|~0.65M / frame
~31% of scene
|Av Triangles Per Frame
|Memory B/W Per
(413R + 239W)
(160R + 107W)
(88R + 46W)
(51R + 22W)
(331R + 182W)
(154R + 87W)
As a note, because the data was collected on a Mali GPU, some characteristics will be GPU-specific, such as the bandwidth figures, as these will vary across GPU and SoC architectures.
Aztec Ruins: Normal
Starting off with Aztec Ruins in its “normal” mode, we largely see an evolution from the Manhattan 3.1 workload. Here the benchmark runs at a default 1080p, and we’re testing in off-screen mode in order to assure apples-to-apples comparisons across different phones.
The geometry complexity in normal mode comes in at an average of 207K triangles per frame, slightly less than Manhattan 3.1. While the geometry complexity is less, Aztec Normal increases the shader load by 38%, shading 127% as much pixels as contained in a full frame. Here the ratio exceeds 100% because we’re seeing shader effects overlap each other.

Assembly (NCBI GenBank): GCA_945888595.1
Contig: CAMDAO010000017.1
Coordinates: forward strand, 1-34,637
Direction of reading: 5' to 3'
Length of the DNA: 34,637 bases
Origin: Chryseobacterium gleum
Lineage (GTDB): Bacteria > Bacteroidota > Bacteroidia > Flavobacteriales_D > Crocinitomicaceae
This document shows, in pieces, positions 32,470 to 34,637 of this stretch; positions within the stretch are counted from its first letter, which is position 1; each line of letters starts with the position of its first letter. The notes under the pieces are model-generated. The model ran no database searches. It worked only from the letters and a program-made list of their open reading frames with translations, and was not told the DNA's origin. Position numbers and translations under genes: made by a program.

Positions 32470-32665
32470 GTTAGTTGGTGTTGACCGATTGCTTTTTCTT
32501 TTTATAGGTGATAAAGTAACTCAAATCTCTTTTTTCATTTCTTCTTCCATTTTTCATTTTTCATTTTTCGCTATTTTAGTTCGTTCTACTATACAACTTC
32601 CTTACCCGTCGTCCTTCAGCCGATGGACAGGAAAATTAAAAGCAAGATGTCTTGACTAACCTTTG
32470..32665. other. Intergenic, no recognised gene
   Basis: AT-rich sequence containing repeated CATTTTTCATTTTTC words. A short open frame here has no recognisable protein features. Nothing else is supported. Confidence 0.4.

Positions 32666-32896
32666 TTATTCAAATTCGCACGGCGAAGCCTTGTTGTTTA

Aztec Ruins: High
The Aztec “High Tier” mode adds effects and complexity on top of what’s contained in the normal mode. There is generally more detail, such as more foliage, more grass tufts, etc. Textures in this mode increase their resolution from 1K to 2K pixels, something especially notable in the more than doubled memory bandwidth usage per frame. There are more than twice as many global illumination light probes throughout the workload, added particle fire and smoke effects, lightshafts, a higher quality bloom and depth of field effect, and finally more lights are shadow mapped.
The end result for the High mode are that it more than doubles the average geometry complexity to up to 440K triangles per frame, and again increases the amount of shader work per pixel by 27%, reaching an average of 161%. In actual numbers, because the High mode runs at a default 1440p, this more than doubles the amount of shader compute power required.